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The Vault at PfaffsAn Archive of Art and Literature by the Bohemians of Antebellum New York
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Marble.     Leaning his head on his hand,
by the light of the shaded gas, as if he, too,
found daily journalism anything but  all beer
and skittles, he assured me that not a day,
unavoidable should elapse before I should be put
to the work I m fit for, and absolved from this
miserable paragraphing.   Mr. Spalding had not
consulted him in the $2 reduction.        Marble hoped
I shouldn t throw up hastily.     So I said I d
stand a little more of it and went wearily by
car to my attic-home.
  10.  Wednesday.  Office.  Return, writing
about the coming Prince of Wales.  At 2 to
office, paragraphing wearily in a hot room stink-
ing poisonously of paint.     Up-town by 5, on
the steps of omnibus, crowded with passengers,
tired, nervous, ill and dispirited   got home, 
swore I d give it up, was going to get Bowery-
em to take a note saying so and declining to-
morrow s responsibility.    Felt better after sup-
per though and didn t.      Had to go down town
to office, returning by 11.
  11.  Thursday.  Got up at 6 after very
little sleep, with a wretched headache.   After a
hasty breakfast, into omnibus and to the Bat-
tery, there by boat on board the Harriet
Lane, to report the coming of the Prince to
Title:Thomas Butler Gunn Diaries, Volume Fourteen: page forty-three
Description:Mentions that he is tiring of his reporting duties for ''The World.''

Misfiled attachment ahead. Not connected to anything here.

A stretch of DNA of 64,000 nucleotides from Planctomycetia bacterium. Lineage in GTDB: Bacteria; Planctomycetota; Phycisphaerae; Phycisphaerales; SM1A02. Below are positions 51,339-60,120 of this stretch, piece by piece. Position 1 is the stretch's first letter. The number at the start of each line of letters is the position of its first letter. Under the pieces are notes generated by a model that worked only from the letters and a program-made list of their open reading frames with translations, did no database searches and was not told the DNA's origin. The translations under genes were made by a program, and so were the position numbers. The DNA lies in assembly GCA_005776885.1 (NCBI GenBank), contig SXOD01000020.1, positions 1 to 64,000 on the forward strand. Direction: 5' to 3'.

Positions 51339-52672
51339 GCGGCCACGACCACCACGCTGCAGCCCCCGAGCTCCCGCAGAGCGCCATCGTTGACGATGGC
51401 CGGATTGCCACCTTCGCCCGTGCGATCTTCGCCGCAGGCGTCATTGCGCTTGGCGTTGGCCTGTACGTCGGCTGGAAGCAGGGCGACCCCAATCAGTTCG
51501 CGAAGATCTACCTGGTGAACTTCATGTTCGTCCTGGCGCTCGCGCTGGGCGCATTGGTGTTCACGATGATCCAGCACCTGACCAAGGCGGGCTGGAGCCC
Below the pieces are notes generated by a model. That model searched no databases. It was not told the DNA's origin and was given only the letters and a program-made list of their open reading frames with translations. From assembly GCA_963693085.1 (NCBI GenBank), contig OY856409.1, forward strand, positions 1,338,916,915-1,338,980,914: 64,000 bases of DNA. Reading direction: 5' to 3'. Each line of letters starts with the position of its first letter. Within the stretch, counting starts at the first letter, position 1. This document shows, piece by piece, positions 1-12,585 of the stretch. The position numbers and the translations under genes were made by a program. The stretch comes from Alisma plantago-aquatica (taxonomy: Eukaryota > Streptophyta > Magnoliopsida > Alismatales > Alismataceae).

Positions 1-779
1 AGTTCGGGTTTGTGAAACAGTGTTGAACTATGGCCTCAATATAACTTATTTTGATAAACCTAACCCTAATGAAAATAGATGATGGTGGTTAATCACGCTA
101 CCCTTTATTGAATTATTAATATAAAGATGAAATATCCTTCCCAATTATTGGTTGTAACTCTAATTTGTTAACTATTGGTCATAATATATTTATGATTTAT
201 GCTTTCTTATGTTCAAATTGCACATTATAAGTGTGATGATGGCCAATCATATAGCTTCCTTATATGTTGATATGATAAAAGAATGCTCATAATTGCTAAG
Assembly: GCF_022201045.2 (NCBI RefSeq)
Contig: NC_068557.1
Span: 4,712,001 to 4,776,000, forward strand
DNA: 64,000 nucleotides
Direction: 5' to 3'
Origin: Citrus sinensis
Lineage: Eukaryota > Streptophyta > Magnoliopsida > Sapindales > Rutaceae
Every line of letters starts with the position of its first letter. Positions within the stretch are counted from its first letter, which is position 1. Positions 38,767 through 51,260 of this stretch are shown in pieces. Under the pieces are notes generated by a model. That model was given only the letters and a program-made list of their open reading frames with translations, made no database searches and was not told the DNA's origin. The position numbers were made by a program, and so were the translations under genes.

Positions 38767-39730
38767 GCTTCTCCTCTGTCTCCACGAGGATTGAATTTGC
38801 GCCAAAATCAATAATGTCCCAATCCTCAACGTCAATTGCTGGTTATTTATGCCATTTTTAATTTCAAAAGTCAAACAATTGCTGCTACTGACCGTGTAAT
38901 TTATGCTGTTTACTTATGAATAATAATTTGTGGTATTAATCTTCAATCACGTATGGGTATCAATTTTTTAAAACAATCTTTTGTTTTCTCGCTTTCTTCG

Subject:Boweryem, George; Edward VII, King of Great Britain; Gunn, Thomas Butler; Journalism; Marble; New York world.; Publishers and publishing; Spalding
Coverage (City/State):[New York, New York]
Scan Date:2010-04-26


Title:Thomas Butler Gunn Diaries, Volume Fourteen
Description:Includes descriptions of attending a lecture by J.H. Siddons on Queen Victoria; seeing tightrope walker Charles Blondin perform; boarding house living; his freelance writing and drawing work; visits to the Edwards family and his friendship with Sally Edwards; a visit of the Prince of Wales, the future Edward VII of Great Britain, to New York; his work as a reporter for ''The New York World;'' a visit to a dog fighting establishment; an evening spent at the 4th Ward police station awaiting 1860 election returns; and Gunn's experience as a correspondent for ""The New York Evening Post"" in Charleston, South Carolina, in the aftermath of South Carolina's secession from the federal government.
Subject:Boardinghouses; Civil War; Elections; Gunn, Thomas Butler; Journalism; Military; Police; Publishers and publishing; Secession; Slavery; Slaves; Travel
Coverage (City/State):New York, New York; Charleston, South Carolina
Note:Thomas Butler Gunn was born February 15, 1826, in Banbury, England, and came to New York in 1849. During the Civil War he worked as a correspondent for the New York Tribune and the New York Evening Post. He returned to England in 1863, and died in Birmingham in April 1903. The collection includes twenty-one volumes of his diaries, including newspaper clippings, letters, photographs, sketches, and various other items inserted by Gunn. Diary entries date from July 7, 1849, to April 7, 1863, and include his experiences with the New York publishing and literary world, his descriptions of boarding houses, his travels throughout the United States, and his experiences traveling with the Federal army as a Civil War correspondent.
Publisher:Missouri History Museum
Rights:Copyright 2010 Missouri History Museum.
Source:Page images, transcriptions, and metadata of the Thomas Butler Gunn diaries have been provided by the Missouri History Museum.